Claudio Munari Epilepsy Surgery Centre, Niguarda Hospital
- Mots-clés : occipital epilepsy, parietal epilepsy, epilepsy surgery, extratemporal epilepsy, children
- DOI : 10.1684/epd.2014.0648
- Page(s) : 141-73
- Année de parution : 2014
Past surgical series have emphasized the diagnostic complexity of posterior cortex epilepsy. Available data are sparse, especially in children, and most published series report a high number of surgical failures and post-operative neurological deficits. In this article, we present a paediatric cohort of 62 children who underwent surgery for drug resistant posterior cortex epilepsy before the age of 16 years with a mean post-operative follow-up of 6.94 years (range: 2-16). Mean age at epilepsy onset was 3.2 years and 28 children (45%) had onset before 1 year of age. The mean age at surgery was 7.9 years (range: 1-16). Daily seizures were present in 63% of children. MRI was positive in 58 cases (93.5%) and invasive stereo-EEG was judged mandatory in 24/62 (39%) of patients.
Surgery was confined to the parietal lobe in 11 children, the occipital lobe in 8, the occipito-parietal region in four, the occipito-temporal region in 18, and involved both the temporal and parietal lobes in the remaining 21. Following surgery, 53 subjects (85.5%) remained seizure-free and among those who underwent a SEEG procedure, 75% achieved seizure freedom. Focal cortical dysplasia was the most frequent histopathological diagnosis (50%), followed by tumoural (24%) and gliotic lesions (14.5%).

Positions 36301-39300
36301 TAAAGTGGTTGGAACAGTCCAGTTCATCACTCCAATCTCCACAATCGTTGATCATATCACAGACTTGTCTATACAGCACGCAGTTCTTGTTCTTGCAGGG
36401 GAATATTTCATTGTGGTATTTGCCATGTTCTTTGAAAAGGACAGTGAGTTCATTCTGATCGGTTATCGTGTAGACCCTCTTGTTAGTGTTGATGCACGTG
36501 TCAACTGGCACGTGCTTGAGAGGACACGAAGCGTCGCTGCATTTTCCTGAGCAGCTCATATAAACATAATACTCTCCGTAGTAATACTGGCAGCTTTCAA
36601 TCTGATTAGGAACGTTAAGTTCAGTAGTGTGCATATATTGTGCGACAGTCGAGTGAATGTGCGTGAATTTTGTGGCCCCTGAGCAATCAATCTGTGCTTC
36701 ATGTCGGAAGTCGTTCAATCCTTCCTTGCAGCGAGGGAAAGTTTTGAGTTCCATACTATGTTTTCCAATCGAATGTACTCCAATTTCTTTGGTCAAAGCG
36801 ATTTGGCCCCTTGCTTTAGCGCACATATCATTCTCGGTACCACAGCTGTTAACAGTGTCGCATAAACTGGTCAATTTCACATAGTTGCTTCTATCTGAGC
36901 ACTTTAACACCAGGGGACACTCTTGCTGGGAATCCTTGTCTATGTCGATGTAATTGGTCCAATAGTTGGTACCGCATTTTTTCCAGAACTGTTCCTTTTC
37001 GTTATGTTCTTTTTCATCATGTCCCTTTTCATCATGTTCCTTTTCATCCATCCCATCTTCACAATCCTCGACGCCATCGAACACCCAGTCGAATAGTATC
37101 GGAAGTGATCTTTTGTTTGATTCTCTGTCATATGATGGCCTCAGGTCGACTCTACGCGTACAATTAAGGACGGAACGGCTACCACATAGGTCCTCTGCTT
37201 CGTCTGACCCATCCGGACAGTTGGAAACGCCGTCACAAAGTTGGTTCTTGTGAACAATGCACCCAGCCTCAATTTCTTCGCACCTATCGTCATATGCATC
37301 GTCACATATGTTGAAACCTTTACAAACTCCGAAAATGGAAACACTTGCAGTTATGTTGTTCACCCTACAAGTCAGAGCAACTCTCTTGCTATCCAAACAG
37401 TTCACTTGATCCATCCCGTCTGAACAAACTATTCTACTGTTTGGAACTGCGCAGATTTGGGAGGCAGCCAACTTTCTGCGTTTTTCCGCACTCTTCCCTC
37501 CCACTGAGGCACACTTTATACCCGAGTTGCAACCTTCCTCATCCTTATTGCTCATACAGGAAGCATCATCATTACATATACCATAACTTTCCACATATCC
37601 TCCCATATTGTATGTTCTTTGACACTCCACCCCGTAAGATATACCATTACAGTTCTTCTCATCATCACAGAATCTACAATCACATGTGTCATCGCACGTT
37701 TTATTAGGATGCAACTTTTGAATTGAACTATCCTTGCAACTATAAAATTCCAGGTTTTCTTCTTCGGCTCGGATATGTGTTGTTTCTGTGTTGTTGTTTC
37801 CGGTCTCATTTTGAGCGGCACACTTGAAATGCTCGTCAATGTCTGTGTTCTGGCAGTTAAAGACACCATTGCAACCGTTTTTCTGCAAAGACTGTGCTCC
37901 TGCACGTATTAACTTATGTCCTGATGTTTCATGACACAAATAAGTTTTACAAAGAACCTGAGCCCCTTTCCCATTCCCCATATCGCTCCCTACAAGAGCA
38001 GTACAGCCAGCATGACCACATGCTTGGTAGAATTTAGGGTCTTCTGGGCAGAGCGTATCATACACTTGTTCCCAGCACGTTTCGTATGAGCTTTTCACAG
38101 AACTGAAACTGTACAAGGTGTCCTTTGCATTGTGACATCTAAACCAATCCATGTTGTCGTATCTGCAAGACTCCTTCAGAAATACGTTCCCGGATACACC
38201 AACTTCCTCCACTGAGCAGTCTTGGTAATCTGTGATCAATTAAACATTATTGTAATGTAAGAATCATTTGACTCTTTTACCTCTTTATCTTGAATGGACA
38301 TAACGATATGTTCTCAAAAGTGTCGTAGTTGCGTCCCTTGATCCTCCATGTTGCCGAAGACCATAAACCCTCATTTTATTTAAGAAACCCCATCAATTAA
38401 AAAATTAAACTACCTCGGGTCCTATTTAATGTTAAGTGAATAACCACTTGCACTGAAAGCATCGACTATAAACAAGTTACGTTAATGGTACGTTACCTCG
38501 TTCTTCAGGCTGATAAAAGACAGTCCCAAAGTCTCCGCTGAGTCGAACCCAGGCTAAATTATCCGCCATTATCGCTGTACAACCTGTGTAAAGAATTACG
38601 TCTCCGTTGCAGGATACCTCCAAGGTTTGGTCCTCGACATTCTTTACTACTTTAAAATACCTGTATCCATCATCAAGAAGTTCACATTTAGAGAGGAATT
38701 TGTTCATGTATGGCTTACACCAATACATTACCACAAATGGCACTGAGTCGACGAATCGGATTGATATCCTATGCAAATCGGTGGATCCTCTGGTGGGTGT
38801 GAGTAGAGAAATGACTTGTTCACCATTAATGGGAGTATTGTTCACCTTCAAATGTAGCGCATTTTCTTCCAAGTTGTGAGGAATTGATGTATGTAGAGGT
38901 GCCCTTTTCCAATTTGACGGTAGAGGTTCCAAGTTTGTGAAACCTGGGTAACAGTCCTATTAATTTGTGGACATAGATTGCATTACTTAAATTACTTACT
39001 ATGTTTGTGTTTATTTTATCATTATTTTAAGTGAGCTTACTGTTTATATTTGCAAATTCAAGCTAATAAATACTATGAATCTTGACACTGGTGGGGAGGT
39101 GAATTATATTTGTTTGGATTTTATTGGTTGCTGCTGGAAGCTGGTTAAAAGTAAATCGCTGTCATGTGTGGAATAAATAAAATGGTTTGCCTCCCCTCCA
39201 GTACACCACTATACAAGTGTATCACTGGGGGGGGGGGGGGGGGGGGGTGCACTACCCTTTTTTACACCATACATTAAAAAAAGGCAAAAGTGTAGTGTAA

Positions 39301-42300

An older age at epilepsy onset, the presence of a rather restricted epileptogenic area, and a complete resection of the epileptogenic zone were predictive of a favourable surgical outcome. These results demonstrate that a good surgical outcome is possible in children with drug resistant posterior cortex epilepsy. Accurate analysis of the chronology of ictal semiology and electrophysiological features, viewed in the context of the complete electroclinical pattern, provides a topographical orientation for posterior cortex epilepsy and, together with the presence of a lesion detectable on imaging, may improve the rate of surgical success of posterior cortex epilepsy at paediatric age.